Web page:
Good news for parents: Teenagers responding to a recent survey stated that it's not things, but relationships, that make them happy. Even more good news: The relationships that make them happiest are their relationships with us, their parents!
"So you're between the ages of 13 and 24. What makes you happy?" began a report by the Associated Press. "Spending time with family was the top answer to that open-ended question. . . . Nearly three-quarters of young people say their relationship with their parents makes them happy."
The report goes on to say that these young people "overwhelmingly" want to be married someday and have children, which implies that many of them are seeing some great examples. Also, "close to half say religion and spirituality are very important" and help make them happy. In all, "65 percent of those surveyed say they're happy with the way things are going for them right now."
So despite growing up in a toxic culture that emphasizes materialism and sensuality, the majority of kids still value people more than things and appreciate their parents for more than just what Mom and Dad can buy for them. And many of them have an interest in spiritual matters. It's great to feel that, as a parent, you're doing something right, isn't it?
All the same, we can't let ourselves get too complacent about this. When you look deeper into the study, you realize that we parents still have some work to do. And one of the areas for improvement, strange as it may sound, is teaching children what happiness really means.
Not many of the teens interviewed for the article seemed to have a very clear definition of happiness besides being "stress-free." That may not sound like much, but research suggests that even that hazy definition may be over-emphasized in teens' lives.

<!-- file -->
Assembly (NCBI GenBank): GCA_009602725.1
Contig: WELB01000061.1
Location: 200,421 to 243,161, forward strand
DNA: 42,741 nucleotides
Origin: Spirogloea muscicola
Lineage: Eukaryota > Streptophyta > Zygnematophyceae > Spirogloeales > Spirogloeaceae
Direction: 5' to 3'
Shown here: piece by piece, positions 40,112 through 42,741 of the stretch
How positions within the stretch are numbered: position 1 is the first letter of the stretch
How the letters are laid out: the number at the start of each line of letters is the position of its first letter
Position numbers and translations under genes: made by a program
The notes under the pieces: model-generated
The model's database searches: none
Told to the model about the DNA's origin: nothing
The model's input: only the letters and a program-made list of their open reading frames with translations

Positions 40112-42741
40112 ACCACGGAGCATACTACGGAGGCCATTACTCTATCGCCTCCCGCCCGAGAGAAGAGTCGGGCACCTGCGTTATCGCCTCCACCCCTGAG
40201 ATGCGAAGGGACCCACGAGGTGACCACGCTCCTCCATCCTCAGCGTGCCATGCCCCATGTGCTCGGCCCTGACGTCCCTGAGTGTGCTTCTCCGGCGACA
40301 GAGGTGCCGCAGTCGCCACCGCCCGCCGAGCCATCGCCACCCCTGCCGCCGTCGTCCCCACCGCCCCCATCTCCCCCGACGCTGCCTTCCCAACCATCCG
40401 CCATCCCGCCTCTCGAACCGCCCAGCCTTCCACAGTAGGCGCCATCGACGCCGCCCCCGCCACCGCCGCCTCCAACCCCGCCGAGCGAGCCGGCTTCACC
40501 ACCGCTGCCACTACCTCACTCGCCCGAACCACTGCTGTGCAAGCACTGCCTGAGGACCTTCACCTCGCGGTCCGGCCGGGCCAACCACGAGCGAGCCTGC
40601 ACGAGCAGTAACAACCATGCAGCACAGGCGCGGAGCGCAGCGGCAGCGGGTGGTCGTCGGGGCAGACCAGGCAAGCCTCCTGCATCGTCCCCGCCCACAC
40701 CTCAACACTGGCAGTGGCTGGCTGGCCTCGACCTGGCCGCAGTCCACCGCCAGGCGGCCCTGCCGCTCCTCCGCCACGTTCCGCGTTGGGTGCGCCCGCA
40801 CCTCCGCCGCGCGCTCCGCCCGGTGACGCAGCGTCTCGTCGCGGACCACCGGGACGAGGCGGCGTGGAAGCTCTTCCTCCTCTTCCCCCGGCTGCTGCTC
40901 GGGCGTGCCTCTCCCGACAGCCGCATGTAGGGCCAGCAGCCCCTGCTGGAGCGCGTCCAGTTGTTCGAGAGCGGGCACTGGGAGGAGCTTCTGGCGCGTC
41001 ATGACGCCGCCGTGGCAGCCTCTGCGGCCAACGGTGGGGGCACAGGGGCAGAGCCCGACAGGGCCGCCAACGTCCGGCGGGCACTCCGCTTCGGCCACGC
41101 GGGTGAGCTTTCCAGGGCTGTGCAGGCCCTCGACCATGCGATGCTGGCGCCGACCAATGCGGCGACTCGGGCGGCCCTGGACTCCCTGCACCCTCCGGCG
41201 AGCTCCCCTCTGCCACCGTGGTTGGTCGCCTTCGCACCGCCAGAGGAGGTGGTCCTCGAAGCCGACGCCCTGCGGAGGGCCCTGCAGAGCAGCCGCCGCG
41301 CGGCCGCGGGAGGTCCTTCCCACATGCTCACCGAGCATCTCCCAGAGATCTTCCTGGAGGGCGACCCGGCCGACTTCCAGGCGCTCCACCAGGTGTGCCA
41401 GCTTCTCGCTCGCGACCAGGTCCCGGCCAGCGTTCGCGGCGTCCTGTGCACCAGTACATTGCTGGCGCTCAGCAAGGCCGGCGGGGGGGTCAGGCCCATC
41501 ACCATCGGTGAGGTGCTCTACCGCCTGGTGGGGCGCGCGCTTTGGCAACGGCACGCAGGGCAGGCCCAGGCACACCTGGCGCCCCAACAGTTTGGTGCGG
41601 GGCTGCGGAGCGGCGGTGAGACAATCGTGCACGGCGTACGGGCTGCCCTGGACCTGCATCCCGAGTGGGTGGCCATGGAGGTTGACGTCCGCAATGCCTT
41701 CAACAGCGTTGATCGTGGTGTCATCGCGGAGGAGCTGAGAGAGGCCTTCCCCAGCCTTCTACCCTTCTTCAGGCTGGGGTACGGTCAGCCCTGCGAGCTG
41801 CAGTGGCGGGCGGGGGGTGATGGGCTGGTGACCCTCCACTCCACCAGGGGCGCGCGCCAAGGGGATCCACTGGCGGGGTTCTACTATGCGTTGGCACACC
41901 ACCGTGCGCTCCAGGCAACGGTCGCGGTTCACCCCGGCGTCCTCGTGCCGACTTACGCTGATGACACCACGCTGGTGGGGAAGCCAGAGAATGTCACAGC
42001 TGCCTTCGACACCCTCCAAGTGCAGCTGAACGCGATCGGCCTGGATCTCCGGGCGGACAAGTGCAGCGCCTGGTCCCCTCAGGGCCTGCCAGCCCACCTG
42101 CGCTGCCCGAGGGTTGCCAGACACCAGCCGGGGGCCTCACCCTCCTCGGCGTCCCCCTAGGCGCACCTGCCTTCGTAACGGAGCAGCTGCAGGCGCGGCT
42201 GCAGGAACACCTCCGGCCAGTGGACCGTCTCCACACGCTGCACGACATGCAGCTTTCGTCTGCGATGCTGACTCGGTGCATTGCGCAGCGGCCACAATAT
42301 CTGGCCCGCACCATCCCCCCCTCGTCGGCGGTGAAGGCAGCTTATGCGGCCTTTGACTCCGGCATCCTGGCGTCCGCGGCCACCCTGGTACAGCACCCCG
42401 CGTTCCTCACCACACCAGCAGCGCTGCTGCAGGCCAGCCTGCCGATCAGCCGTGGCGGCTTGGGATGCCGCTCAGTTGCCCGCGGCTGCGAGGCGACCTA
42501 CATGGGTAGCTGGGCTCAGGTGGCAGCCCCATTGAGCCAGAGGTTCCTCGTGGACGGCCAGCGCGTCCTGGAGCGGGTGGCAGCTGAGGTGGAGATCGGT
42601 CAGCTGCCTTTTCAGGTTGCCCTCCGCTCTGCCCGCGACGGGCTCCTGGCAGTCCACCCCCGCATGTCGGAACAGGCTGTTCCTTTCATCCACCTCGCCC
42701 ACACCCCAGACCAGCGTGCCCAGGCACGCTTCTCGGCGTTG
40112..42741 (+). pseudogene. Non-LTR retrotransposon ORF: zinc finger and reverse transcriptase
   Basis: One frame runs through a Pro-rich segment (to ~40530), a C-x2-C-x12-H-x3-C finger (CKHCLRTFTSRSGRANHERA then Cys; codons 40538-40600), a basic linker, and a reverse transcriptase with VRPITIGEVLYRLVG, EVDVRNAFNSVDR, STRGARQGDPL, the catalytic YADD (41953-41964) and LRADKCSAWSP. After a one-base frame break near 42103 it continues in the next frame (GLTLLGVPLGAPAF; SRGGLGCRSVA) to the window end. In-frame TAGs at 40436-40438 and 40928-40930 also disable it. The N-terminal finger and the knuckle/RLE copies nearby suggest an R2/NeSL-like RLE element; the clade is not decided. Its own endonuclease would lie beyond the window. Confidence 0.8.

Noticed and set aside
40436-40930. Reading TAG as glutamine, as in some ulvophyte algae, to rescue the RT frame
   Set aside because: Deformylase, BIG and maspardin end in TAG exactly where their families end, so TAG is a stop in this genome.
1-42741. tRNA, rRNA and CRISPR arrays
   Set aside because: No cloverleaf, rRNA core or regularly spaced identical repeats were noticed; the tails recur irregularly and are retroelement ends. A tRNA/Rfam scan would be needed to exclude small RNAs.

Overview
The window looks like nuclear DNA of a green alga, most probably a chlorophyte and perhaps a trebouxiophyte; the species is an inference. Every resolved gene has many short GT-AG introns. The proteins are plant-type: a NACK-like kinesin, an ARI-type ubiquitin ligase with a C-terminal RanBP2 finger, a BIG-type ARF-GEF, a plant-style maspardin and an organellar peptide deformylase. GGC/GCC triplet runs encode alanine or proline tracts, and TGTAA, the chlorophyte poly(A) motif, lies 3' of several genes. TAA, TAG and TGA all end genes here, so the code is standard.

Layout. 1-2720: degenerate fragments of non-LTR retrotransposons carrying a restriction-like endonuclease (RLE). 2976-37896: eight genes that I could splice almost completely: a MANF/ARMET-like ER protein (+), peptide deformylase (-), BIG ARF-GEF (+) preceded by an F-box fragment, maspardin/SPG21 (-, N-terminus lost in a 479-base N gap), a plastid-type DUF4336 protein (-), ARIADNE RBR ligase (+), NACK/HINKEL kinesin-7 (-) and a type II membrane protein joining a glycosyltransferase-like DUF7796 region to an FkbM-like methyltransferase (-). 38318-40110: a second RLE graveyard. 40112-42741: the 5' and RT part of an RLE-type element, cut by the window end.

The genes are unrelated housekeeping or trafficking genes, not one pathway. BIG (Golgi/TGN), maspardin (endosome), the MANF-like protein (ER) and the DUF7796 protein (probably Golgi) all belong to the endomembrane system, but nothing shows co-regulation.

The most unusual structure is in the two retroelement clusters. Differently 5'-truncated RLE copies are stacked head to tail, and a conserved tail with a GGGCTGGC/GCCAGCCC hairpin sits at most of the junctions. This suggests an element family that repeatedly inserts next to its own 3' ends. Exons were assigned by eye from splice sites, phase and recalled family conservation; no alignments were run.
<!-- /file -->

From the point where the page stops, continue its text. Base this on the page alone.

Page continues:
Chuck Colson once delivered a BreakPoint commentary on the insightful book Soul Searching: The Religious and Spiritual Lives of American Teenagers. As that book showed, "many religious teens just don't get the point of religion. They unknowingly subscribe to a philosophy that [the book's authors] call 'Moralistic Therapeutic Deism.'"
Instead of learning the basic tenets of their faith or developing a loving relationship with God, teens are simply absorbing a belief that if you try to be good all the time, you will be happy—and being happy is what life's all about. This philosophy, the authors suggest, "is colonizing many historical religious traditions and . . . converting believers in the old faiths to its alternative religious vision of divinely underwritten personal happiness and interpersonal niceness."
Comments from teens who took the new survey echo this idea, such as one girl's vague remark, "I just like believing in something greater than me and everybody else."
When we look at it from that angle, we see that while parents are to be commended for supporting their kids and helping them feel a general sense of well-being, we could be doing a much better job of teaching them the tenets of their faith.
It's marvelous that our children understand that relationships are essential to happiness. Now, we must help them realize what happiness is: knowing, loving, and serving the living God. When they understand that, then we can praise Him—and even give ourselves a pat on the back.
From BreakPoint®, September 4, 2007, Copyright 2007, Prison Fellowship Ministries. Reprinted with the permission of Prison Fellowship Ministries. All rights reserved. May not be reproduced or distributed without the express written permission of Prison Fellowship Ministries. "BreakPoint®" and "Prison Fellowship Ministries®" are registered trademarks of Prison Fellowship